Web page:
2008’s stock and commodity market meltdown destroyed a lot of fortunes, although it also taught us a lot of lessons. We know that while market crashes don’t happen too often, they are not uncommon. We have already seen two since the year 2000, and while they are difficult to time, it is fair to say that the stock market will probably crash again in the next few years.
Some signs to look for include:
- Disparate economic data and stock market activity (e.g., a rising stock market versus a shrinking economy).
- Weakness in economically sensitive stocks like industrials and financials versus relative strength by defensive large-cap names.
- Too much leverage in the equity markets.
- A generally bullish consensus among Wall Street analysts.
To a certain extent, these four things describe the current environment, although not only are they not predictive, but we live in unprecedented times, considering the Federal Reserve’s near-zero percent interest rate policy.
Nevertheless I would be a little cautious, and one strategy that I think is worth considering is to look at the assets that outperformed in 2008 for portfolio ideas.
Treasury bonds were huge winners in 2008, and the explanation is quite simple: Investors seek safety in U.S. bonds and in the U.S. dollar. Of course, the irony is that the supply of Treasury bonds saw an unprecedented rise as the government borrowed a massive amount of money in order to bail out Fannie Mae, Freddie Mac, AIG (NYSE:AIG), and to fund the Troubled Asset Relief Program (TARP). Nevertheless, the market didn’t care, and the attitude was to sell everything and buy Treasuries.
But the next time around I’m skeptical, and there are two reasons for this. The first is that the supply of Treasuries has skyrocketed over the past several years, and so has the size of America’s unfunded liabilities (i.e., what the government owes in Social Security and Medicare benefits that aren’t current liabilities). While this didn’t seem to matter in 2008, the next time around, investors may decide that the debt load has gotten out of hand, and we could see bond prices fall along with stocks.
The second is that international demand for Treasury bonds is shrinking. The Chinese have not been buying as many, and the Japanese have been too busy buying their own JGBs to buy Treasuries. The one major international buyer left is Saudi Arabia, which accepts dollars for oil, and which buys Treasuries with these dollars. But given rising demand for oil in Asia and declining demand in the West, and given America’s rising oil production, the Saudi-American oil trade is set to decline.
With this in mind, it seems that there are no major international buyers left for Treasuries. So while we might see an initial spike in the bond market when stocks begin to decline, I don’t think it will be sustained.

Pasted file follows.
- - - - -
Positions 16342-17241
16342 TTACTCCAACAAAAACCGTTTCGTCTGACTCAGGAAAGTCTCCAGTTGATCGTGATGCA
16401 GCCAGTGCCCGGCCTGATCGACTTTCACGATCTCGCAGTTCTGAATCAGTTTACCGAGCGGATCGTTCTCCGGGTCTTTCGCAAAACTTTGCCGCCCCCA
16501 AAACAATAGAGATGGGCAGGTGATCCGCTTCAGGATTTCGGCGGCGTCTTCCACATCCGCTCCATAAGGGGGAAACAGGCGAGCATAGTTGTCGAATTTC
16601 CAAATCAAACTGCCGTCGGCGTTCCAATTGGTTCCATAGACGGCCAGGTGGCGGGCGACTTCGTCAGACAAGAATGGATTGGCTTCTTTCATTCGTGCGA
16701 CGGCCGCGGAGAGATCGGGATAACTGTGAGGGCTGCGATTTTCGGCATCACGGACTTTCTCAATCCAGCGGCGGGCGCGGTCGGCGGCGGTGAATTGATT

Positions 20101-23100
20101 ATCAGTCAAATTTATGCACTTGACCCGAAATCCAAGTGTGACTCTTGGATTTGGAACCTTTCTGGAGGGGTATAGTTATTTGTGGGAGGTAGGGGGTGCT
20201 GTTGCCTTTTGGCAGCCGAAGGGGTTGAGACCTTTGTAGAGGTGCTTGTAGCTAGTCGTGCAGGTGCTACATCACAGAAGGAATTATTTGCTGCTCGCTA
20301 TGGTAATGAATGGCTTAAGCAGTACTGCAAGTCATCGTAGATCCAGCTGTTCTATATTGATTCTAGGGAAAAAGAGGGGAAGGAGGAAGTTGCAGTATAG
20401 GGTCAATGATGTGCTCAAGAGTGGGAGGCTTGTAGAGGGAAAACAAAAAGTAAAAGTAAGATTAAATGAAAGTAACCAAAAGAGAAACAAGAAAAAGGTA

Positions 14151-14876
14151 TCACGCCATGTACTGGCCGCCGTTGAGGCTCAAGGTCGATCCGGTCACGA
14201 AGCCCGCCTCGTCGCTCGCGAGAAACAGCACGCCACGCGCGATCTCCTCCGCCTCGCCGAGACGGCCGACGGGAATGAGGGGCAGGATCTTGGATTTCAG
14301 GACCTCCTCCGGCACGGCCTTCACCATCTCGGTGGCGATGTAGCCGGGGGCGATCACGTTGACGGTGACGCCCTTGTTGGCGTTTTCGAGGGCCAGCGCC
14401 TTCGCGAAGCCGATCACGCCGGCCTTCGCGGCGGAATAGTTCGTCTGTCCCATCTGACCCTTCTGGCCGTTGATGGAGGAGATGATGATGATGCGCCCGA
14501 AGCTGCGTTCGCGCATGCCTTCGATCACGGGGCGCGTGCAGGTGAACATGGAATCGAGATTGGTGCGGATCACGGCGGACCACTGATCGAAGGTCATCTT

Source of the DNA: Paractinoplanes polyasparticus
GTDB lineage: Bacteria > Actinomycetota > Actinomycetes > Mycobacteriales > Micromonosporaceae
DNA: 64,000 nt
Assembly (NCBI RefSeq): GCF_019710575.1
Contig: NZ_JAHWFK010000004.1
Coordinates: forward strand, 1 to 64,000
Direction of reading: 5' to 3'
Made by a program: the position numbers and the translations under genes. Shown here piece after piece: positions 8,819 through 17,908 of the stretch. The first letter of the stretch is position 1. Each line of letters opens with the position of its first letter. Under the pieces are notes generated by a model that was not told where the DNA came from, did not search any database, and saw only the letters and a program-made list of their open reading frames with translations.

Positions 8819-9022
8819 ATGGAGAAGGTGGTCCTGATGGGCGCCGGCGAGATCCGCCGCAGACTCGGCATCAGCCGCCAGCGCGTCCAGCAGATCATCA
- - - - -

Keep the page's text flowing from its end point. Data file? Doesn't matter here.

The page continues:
Wal-Mart and McDonald’s actually rose in 2008. They fell during the few frightening weeks in September and October like everything else, but they fell less dramatically, and they immediately resumed their uptrends. Now shares in both companies are meaningfully higher than they were, but I think that we can look to these companies, and maybe some similar companies, to outperform in a market crash.
The reason that these companies’ stocks held up so well is that they have incredibly stable businesses that don’t have a lot of stock holders as their primary customers. Furthermore, purchases that customers of these establishments make are typically small, especially at McDonald’s. People won’t give up a Big Mac because the Dow is down 500 points that day.
In the current environment, I prefer Wal-Mart. While I’d rather wait to buy it in the $70 per share range, it is clearly finding support around $75 per share. It is also a cheaper stock on a price-to-earnings basis, and analyst sentiment is more negative, meaning that there are fewer investors left to sell. Finally, a large portion of the shares are held by the Walton Family Trust, and the company aggressively buys back stock, meaning that there are continuously fewer and fewer shares left to the public.
While gold fell during the summer of 2008 and into the deleveraging in September and October, gold ended the year higher by about 6 percent. Gold is a safe-haven asset. When investors don’t know what to do with their money, they put it into gold. But while gold was up only 6 percent in the 2008 crisis, as investors preferred Treasury bonds, I think gold will end up the winner in the next crisis.
As I mentioned above, I am skeptical that Treasuries can perform the same safe-haven role that they did in 2008. So if investors are selling stocks and bonds, I think that, aside from some money going into ultra-safe stocks, gold will be the beneficiary.
Disclosure: Ben Kramer-Miller owns gold coins and shares in select gold miners.